1859 May 5 Letter to Horace S. Eldredge


1859 May 5 Letter to Horace S. Eldredge


The train to Florence leaves with funds for aid and supplies. The children survivors of the Mountain Meadows Massacre are ready to be conveyed to their relatives.




Brigham Young


Horace S. Eldredge


1859 May 5


Great Salt Lake City
St Louis, Missouri


Financial Matters
Mountain Meadows Massacre

Item sets

G. S. L. City, May 5th 1859

Elder Horace S. Eldredge,
St Louis, Mo.,

Dear Brother:--
The train for Florence will start to-morrow. It is not as large as was designed, but will probably sufficiently assist in answering this season's needful requirements. Bro. Feramorz Little goes in charge, and has f(unds) in drafts and specie, which you will no doubt deem quite a sum of material aid from this quarter. He also has a copy of the detailed estimate of said funds, and a copy is herewith inclosed for you.

Bro. Little will also take a few additional bills for articles, and will take early steps to have an interview with you with a view to avoid duplicate purchases and to supply omissions to the best advantage your mutual judement and means will permit.

In prosecuting and closing up this season's business operations in the States, inasmuch as I am not now aware of any indebtedness in the States by the Trustee in Trust, the P. E. F. Co., or the Y. X. Co., I have changed my mind concerning the instructions about incurring indebtedness, from the positive to the comparative degree, and you are at liberty to use credit to a moderate extent, should your judgement, aided by bro. Little's, so dictate, but in a way that will not, so far as a prudent forecast can foresee, hamper and oppress me, the people, or any individual whether debtor or creditor. Next year it is intended to make our business arrangements somewhat different, and probably more extensive.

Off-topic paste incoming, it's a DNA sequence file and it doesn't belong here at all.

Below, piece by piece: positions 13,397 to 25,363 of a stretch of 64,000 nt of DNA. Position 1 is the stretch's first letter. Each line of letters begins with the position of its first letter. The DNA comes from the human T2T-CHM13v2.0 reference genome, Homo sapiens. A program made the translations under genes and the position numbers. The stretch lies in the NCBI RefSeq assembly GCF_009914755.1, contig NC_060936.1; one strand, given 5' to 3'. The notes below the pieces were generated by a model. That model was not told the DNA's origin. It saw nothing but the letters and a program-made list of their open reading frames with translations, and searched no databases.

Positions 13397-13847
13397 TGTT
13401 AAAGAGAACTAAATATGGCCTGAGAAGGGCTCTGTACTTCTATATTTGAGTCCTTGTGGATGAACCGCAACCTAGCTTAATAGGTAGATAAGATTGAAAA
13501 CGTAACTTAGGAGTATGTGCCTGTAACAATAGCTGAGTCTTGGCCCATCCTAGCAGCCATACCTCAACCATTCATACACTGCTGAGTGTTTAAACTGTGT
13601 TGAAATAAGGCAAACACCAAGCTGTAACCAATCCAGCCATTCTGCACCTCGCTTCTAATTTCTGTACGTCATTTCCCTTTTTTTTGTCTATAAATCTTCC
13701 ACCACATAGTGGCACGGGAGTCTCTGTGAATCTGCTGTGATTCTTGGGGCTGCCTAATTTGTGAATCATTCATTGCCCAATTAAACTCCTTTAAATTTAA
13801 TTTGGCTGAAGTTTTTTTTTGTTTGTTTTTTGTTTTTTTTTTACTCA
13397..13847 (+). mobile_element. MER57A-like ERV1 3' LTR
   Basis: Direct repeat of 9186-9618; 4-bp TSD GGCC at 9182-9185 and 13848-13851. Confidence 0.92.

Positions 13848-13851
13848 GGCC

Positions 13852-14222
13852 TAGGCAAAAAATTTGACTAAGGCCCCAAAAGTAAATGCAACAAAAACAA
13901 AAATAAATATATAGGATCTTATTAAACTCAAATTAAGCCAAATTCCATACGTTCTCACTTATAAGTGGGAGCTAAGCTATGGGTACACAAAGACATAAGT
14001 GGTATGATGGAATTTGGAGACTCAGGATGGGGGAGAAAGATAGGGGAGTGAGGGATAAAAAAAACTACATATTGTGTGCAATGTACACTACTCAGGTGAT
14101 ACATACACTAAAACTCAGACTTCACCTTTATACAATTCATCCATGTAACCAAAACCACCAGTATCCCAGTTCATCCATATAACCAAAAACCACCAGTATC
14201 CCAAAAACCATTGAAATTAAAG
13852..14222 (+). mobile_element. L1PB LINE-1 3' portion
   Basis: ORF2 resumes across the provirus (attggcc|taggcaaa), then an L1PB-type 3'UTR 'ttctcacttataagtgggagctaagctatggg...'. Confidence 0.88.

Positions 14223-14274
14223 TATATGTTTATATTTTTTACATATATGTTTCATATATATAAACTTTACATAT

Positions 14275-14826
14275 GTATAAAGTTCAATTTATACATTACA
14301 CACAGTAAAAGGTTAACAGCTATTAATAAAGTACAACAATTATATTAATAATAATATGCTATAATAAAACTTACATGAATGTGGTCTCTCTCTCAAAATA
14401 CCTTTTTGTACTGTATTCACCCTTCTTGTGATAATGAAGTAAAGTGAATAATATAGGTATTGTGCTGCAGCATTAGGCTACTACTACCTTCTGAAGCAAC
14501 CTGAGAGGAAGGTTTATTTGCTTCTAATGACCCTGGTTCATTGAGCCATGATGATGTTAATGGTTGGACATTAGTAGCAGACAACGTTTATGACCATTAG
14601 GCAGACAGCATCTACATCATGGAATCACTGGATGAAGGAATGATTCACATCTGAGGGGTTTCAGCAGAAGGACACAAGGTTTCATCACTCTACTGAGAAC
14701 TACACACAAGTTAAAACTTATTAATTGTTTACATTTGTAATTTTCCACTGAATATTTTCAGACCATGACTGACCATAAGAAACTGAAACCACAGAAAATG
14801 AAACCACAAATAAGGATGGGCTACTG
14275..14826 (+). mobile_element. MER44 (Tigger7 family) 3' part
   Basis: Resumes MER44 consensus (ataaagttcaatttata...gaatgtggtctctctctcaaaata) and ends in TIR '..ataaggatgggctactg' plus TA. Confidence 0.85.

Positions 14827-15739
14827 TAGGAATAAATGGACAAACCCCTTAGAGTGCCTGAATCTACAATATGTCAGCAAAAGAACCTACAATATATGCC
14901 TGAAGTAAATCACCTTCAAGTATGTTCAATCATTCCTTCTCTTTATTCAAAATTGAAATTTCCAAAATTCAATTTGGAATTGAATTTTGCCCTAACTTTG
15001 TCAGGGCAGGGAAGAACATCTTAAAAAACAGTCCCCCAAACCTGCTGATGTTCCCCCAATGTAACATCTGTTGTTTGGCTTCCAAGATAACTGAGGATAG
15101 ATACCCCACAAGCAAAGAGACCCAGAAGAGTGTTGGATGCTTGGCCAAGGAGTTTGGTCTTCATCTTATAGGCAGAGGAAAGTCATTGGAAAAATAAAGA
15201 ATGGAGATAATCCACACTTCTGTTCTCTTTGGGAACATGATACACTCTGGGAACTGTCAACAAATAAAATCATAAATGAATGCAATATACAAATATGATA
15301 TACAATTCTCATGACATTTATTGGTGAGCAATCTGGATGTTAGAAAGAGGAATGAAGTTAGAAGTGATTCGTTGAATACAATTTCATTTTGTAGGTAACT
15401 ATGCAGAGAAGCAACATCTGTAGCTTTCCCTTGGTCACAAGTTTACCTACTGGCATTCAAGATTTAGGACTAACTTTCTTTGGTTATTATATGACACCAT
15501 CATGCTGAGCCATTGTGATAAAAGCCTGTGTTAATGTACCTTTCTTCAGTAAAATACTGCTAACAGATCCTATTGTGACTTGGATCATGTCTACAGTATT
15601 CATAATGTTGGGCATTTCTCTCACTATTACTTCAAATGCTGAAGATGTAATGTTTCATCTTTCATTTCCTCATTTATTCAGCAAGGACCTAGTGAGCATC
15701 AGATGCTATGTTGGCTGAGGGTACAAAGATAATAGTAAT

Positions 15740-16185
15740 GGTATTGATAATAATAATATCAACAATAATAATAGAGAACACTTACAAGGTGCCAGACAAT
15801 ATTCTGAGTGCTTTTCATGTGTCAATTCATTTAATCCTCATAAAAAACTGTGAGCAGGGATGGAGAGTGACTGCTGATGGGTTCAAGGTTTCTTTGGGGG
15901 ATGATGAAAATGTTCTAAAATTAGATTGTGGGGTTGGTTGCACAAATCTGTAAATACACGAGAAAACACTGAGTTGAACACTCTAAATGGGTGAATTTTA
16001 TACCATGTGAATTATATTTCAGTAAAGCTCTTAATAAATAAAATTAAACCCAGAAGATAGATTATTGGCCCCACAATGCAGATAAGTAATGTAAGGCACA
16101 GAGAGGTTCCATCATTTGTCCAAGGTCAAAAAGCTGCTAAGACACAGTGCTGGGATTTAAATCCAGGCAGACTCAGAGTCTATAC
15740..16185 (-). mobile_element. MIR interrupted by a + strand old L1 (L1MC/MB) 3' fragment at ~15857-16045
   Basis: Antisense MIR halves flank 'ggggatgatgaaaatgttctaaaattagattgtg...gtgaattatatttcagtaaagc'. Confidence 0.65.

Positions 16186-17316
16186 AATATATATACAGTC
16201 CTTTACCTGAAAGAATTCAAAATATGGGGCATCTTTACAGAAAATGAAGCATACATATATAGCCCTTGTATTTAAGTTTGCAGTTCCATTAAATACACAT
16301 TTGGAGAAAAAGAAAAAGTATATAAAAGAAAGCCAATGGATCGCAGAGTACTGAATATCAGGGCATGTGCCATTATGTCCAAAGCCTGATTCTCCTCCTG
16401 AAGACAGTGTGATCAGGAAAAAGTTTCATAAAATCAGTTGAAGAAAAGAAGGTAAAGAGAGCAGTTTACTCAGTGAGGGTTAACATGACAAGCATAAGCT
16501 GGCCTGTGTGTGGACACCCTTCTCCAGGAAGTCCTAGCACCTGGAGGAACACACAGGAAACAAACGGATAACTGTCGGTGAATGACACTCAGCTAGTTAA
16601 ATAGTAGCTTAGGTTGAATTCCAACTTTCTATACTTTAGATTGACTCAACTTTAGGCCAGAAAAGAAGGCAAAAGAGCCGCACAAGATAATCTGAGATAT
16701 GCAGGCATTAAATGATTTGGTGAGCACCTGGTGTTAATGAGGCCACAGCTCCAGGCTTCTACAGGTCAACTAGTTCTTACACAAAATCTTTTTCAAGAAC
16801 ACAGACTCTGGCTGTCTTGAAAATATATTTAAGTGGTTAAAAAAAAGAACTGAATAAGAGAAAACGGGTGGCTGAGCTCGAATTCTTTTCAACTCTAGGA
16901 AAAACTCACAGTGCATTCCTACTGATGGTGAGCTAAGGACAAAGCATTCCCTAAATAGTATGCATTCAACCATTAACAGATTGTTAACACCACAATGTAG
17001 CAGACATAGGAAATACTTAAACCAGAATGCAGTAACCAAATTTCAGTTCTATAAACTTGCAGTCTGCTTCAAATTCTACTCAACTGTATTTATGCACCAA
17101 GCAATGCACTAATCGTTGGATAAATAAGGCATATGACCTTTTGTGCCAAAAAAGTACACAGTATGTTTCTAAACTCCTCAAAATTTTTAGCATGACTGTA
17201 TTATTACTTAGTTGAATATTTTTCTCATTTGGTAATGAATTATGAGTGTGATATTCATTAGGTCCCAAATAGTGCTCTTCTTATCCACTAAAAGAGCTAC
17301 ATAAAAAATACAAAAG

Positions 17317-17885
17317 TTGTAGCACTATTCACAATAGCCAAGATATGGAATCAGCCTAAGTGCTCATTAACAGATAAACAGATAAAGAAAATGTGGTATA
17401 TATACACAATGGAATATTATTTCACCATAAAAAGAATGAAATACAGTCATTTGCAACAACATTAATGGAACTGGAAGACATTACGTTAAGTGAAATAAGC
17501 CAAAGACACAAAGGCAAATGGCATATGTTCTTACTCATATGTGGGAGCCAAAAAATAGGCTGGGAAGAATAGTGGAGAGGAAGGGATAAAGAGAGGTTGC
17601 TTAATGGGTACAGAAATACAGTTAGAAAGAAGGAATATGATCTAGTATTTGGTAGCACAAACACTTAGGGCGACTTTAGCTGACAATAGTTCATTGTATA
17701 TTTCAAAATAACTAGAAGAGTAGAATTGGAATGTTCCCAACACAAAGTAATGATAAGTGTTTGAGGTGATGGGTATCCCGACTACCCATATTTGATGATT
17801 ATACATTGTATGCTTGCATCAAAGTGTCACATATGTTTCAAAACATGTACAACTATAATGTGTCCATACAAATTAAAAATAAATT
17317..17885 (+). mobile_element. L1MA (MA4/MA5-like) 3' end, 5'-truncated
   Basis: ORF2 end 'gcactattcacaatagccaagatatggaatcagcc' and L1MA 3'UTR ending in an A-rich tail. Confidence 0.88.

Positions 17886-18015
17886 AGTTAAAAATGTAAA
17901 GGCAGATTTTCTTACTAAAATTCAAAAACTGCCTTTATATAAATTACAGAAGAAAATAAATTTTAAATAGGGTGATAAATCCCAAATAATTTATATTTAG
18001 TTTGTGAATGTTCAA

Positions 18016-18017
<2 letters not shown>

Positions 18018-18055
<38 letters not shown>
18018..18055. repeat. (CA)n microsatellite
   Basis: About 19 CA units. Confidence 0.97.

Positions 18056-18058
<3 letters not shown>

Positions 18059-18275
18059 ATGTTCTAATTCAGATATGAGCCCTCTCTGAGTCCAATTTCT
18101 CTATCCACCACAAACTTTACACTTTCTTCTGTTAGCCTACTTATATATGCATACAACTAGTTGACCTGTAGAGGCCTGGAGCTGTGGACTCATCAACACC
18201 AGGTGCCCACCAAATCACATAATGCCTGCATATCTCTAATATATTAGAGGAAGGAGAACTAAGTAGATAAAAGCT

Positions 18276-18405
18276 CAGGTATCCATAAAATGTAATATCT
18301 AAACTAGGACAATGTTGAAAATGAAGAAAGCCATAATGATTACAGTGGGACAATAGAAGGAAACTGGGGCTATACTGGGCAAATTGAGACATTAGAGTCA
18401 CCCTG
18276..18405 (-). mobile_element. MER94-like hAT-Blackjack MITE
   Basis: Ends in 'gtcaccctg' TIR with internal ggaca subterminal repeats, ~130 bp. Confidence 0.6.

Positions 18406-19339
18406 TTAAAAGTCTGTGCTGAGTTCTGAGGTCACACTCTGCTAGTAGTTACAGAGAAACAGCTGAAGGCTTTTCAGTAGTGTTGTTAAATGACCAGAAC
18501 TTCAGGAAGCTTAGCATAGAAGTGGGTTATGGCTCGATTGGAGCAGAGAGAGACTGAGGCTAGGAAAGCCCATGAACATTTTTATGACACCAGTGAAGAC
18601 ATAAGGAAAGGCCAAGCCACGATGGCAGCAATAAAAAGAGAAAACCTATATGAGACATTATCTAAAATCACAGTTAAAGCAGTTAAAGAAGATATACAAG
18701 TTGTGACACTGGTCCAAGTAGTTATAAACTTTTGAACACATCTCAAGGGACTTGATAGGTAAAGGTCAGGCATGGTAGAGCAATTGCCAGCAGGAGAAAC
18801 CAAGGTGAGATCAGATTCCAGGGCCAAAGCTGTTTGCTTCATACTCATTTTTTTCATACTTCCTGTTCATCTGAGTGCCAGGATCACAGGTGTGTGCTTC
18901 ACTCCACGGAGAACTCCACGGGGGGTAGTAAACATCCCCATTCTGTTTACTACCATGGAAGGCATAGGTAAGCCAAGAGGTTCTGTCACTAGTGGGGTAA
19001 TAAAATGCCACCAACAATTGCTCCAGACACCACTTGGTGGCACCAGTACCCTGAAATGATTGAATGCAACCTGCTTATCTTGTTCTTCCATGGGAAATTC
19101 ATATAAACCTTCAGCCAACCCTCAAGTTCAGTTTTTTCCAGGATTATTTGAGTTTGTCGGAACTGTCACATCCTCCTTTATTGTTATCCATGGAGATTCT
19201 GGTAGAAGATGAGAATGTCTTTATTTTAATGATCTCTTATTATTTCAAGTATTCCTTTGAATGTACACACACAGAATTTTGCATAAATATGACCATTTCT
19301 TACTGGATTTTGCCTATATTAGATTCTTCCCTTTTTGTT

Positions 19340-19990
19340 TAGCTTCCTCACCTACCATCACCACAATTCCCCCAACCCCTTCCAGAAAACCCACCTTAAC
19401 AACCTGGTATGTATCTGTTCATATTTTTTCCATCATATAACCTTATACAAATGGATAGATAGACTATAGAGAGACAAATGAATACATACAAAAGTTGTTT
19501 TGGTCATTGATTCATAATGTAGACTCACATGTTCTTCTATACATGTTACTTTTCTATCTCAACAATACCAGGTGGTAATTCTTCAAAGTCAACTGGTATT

Since my last letter to you, nothing of much importance or interest has transpired in home affairs. Dr. Forney has lately returned from a trip to some of the southern tribes of Indians, and has brought the children rescued from the Mountain Meadow massacre, in readiness for their reception by the two commissioners appointed by Congress to conduct them to their relatives. The appointment of those commissioners and the large incident expenditure of public money are very farcical, to all who know those children could at any time have been forwarded, at a trifling expense, with anh company going to the States.

Continue the best use of your judgement and means and all will be right, for which you have the prayers of

Your Bro. in the Gospel,

Brigham Young